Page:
By Sarah Spradlin

 

My soul weeps,

and its tears glisten in the fading sunlight;

emotions run out into the open, empty air of aloneness.

On my skin, they trim their graves with salt and

leave the ground beneath them thirsty

and cracked so that the light might reach my deepest places.

My soul weeps,

but, by God, I’m dancing,

wooden floor creaking as I slide into the safety of the arms of my Father

who seeks me here

in this place where I’ve hidden myself away,

in this place I’ve filled with the light of Walmart string lights and inverted desk lamps

and yellow paint that feels like a summer sunset in the mountains.

I remember the way he looked at me when he said not to give away my only lantern,

praying someone else might find Aladdin,

and leave myself in the dark.

My feet remember the steps, and my eyes are closed while I remember other things…

Like the way the roads there wind themselves up into the mountains

and waters spring up out of deep places.

Like what freedom is found in remembering the races I’ve already run—

the race I ran until my muscles cramped and my lungs ached with you that day.

It was either the feeling of joy or immanent death that made my heart feel so full

and overwhelmed.

Oh, dearest heart, how far we have run,

how deeply I have felt the rhythm you carry in your depths,

waiting to be born and to be known

despite the weight of wandering without knowing.

As I lift my hands to praise the hands that brought me here,

I can still see the callouses from the way control ripped through my fingers

with the force of gods and wars they were never meant to own.

God, the way our dance floor keeps changing makes me feel like

I’ll never bring the right shoes, but

maybe that’s why You asked Moses to remove his.

Maybe it was so I’d never forget the way it felt under my feet

and the times I dug deep into that road that winds itself up into the mountains,

that slung me up so I could shake hands with the wind

and smile.

Smile as wide as these roads are unwound,

where the springs seep out of the deep places and spill over my barefoot faltering,

washing away these tears borne on my skin

like they have already washed clean the heart of the mountain,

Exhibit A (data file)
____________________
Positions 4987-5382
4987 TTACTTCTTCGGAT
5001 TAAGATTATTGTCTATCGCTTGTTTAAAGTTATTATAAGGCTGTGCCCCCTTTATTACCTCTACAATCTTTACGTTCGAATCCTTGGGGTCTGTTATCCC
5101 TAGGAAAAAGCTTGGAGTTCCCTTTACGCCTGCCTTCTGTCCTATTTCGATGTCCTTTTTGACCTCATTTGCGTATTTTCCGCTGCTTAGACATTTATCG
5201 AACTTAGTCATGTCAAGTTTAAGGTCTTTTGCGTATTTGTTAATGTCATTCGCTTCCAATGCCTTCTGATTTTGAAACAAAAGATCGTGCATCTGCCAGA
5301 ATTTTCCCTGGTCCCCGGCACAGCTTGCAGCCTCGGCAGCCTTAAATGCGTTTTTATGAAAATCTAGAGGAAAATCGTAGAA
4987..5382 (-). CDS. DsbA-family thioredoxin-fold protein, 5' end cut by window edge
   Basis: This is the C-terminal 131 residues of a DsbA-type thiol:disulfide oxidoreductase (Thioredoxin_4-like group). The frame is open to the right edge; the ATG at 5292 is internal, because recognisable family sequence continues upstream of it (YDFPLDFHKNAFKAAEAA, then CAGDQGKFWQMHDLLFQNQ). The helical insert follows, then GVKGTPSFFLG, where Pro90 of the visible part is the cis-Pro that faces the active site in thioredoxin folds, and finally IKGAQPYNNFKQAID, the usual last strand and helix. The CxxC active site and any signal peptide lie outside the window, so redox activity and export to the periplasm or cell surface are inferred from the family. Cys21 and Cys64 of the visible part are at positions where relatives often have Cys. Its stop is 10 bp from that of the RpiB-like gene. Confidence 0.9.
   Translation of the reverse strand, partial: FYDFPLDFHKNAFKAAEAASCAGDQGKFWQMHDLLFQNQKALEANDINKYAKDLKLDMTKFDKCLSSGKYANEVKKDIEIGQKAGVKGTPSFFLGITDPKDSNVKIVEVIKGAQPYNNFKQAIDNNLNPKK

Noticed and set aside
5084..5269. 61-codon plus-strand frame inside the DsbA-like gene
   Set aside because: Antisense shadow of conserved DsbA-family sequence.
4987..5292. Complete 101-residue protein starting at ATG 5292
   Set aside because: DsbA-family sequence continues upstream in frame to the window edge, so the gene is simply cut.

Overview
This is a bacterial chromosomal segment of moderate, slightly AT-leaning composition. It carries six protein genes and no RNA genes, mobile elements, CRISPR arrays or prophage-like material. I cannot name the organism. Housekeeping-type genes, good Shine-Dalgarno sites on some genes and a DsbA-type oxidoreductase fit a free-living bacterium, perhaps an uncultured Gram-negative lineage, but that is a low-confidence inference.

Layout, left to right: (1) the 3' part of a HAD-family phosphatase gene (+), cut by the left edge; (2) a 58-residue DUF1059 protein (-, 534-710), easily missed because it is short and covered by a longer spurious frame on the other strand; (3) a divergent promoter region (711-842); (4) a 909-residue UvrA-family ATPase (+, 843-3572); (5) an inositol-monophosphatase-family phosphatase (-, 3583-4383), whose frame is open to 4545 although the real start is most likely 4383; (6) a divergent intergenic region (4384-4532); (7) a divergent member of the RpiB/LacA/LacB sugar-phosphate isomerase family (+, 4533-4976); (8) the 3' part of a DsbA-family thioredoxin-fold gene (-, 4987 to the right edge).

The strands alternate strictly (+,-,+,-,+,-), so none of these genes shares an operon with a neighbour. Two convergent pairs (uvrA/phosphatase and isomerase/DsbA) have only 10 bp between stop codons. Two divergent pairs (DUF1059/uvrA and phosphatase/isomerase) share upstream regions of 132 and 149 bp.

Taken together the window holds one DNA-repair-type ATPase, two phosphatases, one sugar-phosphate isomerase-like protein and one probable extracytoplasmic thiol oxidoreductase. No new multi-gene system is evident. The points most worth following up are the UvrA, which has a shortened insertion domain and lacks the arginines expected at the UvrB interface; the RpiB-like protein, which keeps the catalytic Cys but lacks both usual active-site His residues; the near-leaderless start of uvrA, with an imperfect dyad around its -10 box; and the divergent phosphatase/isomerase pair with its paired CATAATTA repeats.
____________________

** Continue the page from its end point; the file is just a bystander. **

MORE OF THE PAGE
married with the earth,

and made things to grow.

I cling to that feeling of home,

finally tired of trying to drink through the straws I’m left to grasp at too often.

I’m diving into these still, spring waters,

dancing in these safe places

as You renew my soul and whisper,

Weep no more, for I am here;

weep no more, for joy,

your joy, dear heart,

comes with every sunrise

and every star I’ve hung in the in-between.

 


Sarah grew up in Georgia with her mom, dad, and little sister, Merry, where she attends the University of Georgia, majoring in International Affairs and Agriculture Communication. When she graduates, Sarah wants to help people all over the world succeed in the agricultural industry and tell the all-important story of the farmer. Sarah has been homeschooled, private-schooled, and graduated from Madison County High School in May 2015. She attended Summit in July 2015. She’s lived in Costa Rica for seven months, hung out in Panama for a few days, and dreams of visiting and working in Nicaragua. She’ll read pretty much anything and has tried her hand at almost every kind of writing, though she likes poetry best. But because writing bios is a struggle, if you really want to get to know Sarah, shove some words in her general direction on her instagram @sarah.spradlin or email her at sspradlin@uga.edu.

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